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Action alert: still time to act on school retirement bills

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Quick action needed! Revised school pension bills moving fast
They cut a deal, and we weren't invited

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Pension proposals won't help our public schools
Dear Friends,

As we said in our last Legislative Update, they've been playing "let's make a deal" in Lansing, and we weren't invited. Now they intend to wave their deal in front of our collective noses for a few moments as they rush to pass it into law. We need you to speak out as soon as possible!

We knew that Gov. Snyder, who had been cut out of budget negotiations with his Republican colleagues in the Legislature, had agreed to some kind of changes to the public school retirement system (MPSERS). According to press reports, the governor and Legislative leaders hammered out the details earlier today (Tuesday). Details are sketchy, because nothing has been made public. If the past is any guide, the public will see the revised legislation for about fifteen minutes before identical versions are approved by the House and Senate Education committees. While the chairmen of both committees promise they will take testimony on the proposals, both leave no doubt about the outcome. If they are very good with their footwork (and waive a few standing rules), a bill could be passed by both chambers and sent to the governor by late tomorrow.

Gongwer News Service reports that House Speaker Tom Leonard (R-DeWitt) was asked about this accelerated schedule: "Mr. Leonard had previously told reporters he wanted the MPSERS changes to be done right. When pressed on if it is fair to hold hearings at 8 a.m. without providing the public a chance to look at the bills first, Mr. Leonard said it was. 'There will be hearings tomorrow. This deal was just signed off on,' he said. 'I don't believe this is rushing it. I believe we are setting this as soon as we can so we can have proper vetting on this.'"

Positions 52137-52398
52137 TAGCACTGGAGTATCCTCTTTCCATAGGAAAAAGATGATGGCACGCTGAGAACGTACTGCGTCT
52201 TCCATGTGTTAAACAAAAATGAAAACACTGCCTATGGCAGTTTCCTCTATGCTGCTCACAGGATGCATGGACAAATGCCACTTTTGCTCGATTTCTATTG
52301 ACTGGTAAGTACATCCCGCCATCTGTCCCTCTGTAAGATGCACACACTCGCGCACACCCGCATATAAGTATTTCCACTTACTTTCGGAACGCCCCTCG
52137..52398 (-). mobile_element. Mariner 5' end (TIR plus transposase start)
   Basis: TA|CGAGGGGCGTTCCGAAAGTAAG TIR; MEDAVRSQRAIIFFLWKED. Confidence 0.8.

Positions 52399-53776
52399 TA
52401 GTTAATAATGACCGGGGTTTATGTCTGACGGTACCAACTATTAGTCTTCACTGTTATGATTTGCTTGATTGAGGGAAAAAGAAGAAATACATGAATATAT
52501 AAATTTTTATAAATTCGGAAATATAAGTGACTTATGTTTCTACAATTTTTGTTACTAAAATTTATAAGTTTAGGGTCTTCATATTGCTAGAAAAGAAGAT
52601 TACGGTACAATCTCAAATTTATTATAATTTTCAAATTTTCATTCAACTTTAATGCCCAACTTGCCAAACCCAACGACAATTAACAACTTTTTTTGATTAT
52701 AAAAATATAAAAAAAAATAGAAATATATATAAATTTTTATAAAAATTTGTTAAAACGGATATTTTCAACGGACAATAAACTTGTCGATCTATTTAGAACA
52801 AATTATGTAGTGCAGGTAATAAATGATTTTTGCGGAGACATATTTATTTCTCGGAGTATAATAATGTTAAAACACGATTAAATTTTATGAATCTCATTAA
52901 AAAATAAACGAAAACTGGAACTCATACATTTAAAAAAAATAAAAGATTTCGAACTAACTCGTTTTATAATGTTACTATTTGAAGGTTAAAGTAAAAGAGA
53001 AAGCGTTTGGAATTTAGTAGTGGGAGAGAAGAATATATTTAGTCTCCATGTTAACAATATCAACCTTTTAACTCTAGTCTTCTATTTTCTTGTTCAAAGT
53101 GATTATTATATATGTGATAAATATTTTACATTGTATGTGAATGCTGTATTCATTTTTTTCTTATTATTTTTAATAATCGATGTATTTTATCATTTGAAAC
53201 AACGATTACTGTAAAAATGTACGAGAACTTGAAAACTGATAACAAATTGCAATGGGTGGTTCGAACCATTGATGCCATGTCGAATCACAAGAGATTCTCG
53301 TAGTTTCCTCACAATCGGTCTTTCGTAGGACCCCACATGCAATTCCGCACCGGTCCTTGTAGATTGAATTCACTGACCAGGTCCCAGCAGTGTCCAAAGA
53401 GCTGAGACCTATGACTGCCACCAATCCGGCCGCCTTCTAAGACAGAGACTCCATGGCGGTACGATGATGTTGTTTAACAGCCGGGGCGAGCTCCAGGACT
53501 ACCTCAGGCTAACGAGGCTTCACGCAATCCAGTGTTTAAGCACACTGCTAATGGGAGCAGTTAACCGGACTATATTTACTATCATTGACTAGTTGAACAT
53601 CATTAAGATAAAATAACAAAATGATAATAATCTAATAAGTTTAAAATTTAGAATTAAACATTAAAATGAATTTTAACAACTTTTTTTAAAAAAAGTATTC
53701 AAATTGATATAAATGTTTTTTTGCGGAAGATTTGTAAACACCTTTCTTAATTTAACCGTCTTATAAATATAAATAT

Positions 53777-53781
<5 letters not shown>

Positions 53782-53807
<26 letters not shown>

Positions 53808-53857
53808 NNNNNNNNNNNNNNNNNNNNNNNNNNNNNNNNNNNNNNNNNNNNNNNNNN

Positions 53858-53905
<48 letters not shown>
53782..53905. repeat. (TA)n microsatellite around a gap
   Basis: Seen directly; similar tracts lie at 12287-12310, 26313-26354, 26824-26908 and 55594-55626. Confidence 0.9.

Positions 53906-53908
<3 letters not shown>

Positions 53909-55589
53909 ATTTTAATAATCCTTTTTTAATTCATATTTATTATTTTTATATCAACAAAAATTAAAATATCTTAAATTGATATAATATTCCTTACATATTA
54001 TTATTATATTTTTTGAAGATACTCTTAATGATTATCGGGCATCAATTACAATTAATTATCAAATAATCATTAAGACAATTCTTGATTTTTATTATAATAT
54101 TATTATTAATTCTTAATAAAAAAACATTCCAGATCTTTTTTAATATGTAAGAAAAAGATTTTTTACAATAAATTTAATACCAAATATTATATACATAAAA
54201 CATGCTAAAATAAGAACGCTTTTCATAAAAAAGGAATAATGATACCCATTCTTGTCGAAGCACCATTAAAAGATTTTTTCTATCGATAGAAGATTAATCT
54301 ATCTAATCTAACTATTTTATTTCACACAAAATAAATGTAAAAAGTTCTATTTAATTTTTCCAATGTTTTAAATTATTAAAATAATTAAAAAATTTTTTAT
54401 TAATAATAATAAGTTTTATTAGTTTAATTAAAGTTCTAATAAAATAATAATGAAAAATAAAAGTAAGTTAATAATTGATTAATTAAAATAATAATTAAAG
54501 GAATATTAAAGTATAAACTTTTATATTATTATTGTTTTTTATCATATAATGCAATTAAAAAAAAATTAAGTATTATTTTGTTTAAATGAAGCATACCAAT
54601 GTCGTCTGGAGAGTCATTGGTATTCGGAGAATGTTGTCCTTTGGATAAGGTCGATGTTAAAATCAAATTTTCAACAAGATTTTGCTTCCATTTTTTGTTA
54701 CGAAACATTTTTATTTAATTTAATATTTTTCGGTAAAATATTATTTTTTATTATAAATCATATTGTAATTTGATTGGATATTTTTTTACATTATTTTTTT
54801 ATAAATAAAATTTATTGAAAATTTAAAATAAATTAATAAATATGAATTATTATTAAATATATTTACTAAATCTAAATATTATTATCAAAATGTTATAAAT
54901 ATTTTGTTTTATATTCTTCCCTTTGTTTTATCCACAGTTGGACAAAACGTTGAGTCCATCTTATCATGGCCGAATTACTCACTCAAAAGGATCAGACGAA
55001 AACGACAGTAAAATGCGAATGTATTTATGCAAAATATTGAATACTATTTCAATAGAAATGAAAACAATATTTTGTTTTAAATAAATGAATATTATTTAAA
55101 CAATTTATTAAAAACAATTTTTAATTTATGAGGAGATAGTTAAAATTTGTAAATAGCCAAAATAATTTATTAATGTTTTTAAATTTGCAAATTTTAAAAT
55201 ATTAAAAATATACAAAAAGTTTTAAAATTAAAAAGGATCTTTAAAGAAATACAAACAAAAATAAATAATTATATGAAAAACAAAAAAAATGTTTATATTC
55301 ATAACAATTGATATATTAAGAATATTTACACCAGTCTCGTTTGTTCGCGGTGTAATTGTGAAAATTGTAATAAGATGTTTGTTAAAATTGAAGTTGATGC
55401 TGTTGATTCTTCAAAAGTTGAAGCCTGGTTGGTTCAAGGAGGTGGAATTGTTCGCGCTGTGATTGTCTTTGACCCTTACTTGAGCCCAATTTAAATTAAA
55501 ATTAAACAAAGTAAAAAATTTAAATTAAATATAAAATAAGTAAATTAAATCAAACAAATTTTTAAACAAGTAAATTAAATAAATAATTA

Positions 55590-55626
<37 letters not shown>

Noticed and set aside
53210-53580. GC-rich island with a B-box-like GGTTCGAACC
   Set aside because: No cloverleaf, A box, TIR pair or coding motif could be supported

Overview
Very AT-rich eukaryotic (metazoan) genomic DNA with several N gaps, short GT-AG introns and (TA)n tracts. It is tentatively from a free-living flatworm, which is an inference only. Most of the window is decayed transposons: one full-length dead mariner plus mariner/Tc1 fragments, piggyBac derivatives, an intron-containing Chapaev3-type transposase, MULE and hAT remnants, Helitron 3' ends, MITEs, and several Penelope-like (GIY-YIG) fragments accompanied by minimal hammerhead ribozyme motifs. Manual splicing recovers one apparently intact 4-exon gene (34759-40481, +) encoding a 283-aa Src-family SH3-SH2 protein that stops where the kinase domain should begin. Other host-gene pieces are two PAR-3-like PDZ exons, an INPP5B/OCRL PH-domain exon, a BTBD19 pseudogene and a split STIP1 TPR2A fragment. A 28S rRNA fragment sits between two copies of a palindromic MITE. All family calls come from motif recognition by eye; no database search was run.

So, we're not even going to go into what little detail we know about the plan, except to say that it seems like a horrible patch job designed to let state political leaders declare "victory" today and put problems off for future lawmakers to cope with. Certainly nothing new there.

But I'm sick of seeing legislation like this, which has huge consequences for our public schools and potentially mind-blowing costs, hammered out in proverbial smoke-filled rooms in the dead of night and then rammed through to become law the next day.

What about you? Please join me in telling the power brokers in Lansing to just "STOP!" These folks are messing with our public schools, which serve our children and our communities, to solve a problem which doesn't even exist, with what may be a backbreakingly expensive "solution," concocted in secret, which will be fast-tracked into law probably by the end of the day tomorrow.

This is no way to run anything, let alone the local schools to which we entrust the care and education of our children. But this proposal is at the top of someone's agenda, and you can bet they do not have the health of our community-governed public schools at heart. So, in turn, it became the top priority of our Legislative leaders - who are supposed to be working for us.

No more. If our legislators expect our support come election day, they need to listen to us now, when it counts. Please tell your legislators and Gov. Snyder that good law is not made in secret and that you will be watching the choices they make in the coming days.

Steve Norton
Michigan Parents for Schools

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